James A. Cannatti III* practices at the intersection of today's most pertinent health care issues, including digital health, health IT policy, and fraud and abuse, including Anti-Kickback Statute/Stark Law matters. With more than 10 years of experience in the US Department of Health & Human Services’ (HHS) Office of Inspector General (OIG), most recently as Senior Counselor for Health Information Technology, James is well-attuned to the regulatory issues impacting the rapidly evolving digital health landscape. Read James A. Cannatti III's full bio. 
*Not admitted to practice in the District of Columbia; admitted only in Ohio. Supervised by principals of the Firm who are members of the District of Columbia Bar.

The Office of the National Coordinator for Health Information Technology (ONC) is one step closer to issuing its long-awaited proposed rule to implement various provisions of the 21st Century Cures Act, including proposed regulations distinguishing between prohibited health information blocking among health care providers and health information technology vendors and other permissible restrictions on access to health information. According to its website, the Office of Management and Budget (OMB) received ONC’s proposed rule for review on September 17, 2018. OMB review is one of the final steps in the process before a proposed rule is published in the Federal Register for public comments. OMB did not identify a deadline for completing its review. The agency generally has up to 90 days to complete its review, but can take less time than that.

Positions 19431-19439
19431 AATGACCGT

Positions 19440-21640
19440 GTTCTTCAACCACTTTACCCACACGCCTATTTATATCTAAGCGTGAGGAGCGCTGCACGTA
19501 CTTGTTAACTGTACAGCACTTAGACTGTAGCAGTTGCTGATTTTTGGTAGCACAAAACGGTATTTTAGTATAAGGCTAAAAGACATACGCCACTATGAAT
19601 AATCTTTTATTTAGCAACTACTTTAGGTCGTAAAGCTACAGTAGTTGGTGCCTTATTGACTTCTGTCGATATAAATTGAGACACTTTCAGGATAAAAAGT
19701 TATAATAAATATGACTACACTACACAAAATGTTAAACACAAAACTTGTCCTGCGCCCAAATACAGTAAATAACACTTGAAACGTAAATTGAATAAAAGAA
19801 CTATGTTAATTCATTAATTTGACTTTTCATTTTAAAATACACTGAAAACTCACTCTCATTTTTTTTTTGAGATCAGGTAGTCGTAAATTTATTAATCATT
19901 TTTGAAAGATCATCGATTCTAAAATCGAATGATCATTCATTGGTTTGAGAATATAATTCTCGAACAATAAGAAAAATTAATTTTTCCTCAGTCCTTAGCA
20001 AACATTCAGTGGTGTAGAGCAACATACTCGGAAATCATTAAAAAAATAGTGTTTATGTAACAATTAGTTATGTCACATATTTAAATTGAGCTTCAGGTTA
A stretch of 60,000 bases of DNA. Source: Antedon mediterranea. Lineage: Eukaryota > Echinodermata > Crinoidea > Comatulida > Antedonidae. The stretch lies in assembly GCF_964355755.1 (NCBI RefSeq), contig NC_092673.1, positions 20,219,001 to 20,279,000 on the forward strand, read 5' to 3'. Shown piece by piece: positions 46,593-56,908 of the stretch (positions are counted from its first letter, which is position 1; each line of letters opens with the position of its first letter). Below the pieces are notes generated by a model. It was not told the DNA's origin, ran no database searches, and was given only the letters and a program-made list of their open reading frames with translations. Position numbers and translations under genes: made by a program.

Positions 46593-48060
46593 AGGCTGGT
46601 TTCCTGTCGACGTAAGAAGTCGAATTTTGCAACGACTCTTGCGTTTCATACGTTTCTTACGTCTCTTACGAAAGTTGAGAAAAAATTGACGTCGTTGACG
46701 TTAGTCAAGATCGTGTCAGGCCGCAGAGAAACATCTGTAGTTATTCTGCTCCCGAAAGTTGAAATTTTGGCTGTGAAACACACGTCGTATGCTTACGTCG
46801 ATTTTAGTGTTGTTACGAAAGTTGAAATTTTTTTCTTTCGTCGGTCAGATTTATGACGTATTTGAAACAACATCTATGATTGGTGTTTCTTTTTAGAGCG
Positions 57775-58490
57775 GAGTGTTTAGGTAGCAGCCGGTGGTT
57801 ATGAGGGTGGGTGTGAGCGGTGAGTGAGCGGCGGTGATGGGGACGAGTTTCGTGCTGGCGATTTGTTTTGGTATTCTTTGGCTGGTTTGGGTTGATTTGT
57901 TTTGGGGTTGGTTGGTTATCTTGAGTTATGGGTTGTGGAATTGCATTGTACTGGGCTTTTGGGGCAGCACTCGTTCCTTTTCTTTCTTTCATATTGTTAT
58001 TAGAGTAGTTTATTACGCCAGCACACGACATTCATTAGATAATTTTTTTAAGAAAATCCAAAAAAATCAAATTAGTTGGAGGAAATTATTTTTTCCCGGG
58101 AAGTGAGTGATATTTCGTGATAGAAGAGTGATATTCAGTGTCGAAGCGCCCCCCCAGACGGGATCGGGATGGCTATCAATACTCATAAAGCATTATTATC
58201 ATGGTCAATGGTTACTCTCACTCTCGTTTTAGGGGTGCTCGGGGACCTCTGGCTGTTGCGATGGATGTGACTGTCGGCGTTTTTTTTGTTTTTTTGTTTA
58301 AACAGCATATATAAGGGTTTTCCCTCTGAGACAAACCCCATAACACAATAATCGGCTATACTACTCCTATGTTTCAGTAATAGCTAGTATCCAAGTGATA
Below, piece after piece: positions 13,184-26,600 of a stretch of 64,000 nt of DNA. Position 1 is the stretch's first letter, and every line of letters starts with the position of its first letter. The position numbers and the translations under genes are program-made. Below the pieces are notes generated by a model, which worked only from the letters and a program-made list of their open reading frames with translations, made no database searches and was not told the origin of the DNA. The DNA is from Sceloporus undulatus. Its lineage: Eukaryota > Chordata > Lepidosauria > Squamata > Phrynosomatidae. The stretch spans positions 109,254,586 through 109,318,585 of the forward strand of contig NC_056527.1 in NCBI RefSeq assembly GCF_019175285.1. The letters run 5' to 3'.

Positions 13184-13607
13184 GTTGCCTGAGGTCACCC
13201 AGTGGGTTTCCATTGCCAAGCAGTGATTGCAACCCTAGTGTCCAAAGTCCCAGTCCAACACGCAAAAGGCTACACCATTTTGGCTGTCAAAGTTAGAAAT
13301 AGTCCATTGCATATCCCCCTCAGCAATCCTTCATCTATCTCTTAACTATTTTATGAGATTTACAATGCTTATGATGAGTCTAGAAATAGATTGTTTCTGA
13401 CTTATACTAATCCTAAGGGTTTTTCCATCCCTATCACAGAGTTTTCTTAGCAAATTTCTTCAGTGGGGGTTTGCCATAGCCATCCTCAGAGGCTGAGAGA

In addition to defining the scope of prohibited information blocking conduct, the proposed rule is likely to address other issues of interest to health industry stakeholders. According to OMB, the proposed rule “would update the ONC Health IT Certification Program (Program) by implementing certain provisions of the 21st Century Cures Act, including conditions and maintenance of certification requirements for health information technology (IT) developers, the voluntary certification of health IT for use by pediatric healthcare providers, health information network voluntary attestation to the adoption of a trusted exchange framework and common agreement in support of network-to-network exchange, and reasonable and necessary activities that do not constitute information blocking. The rulemaking would also modify the Program through other complementary means to advance health IT certification and interoperability.”

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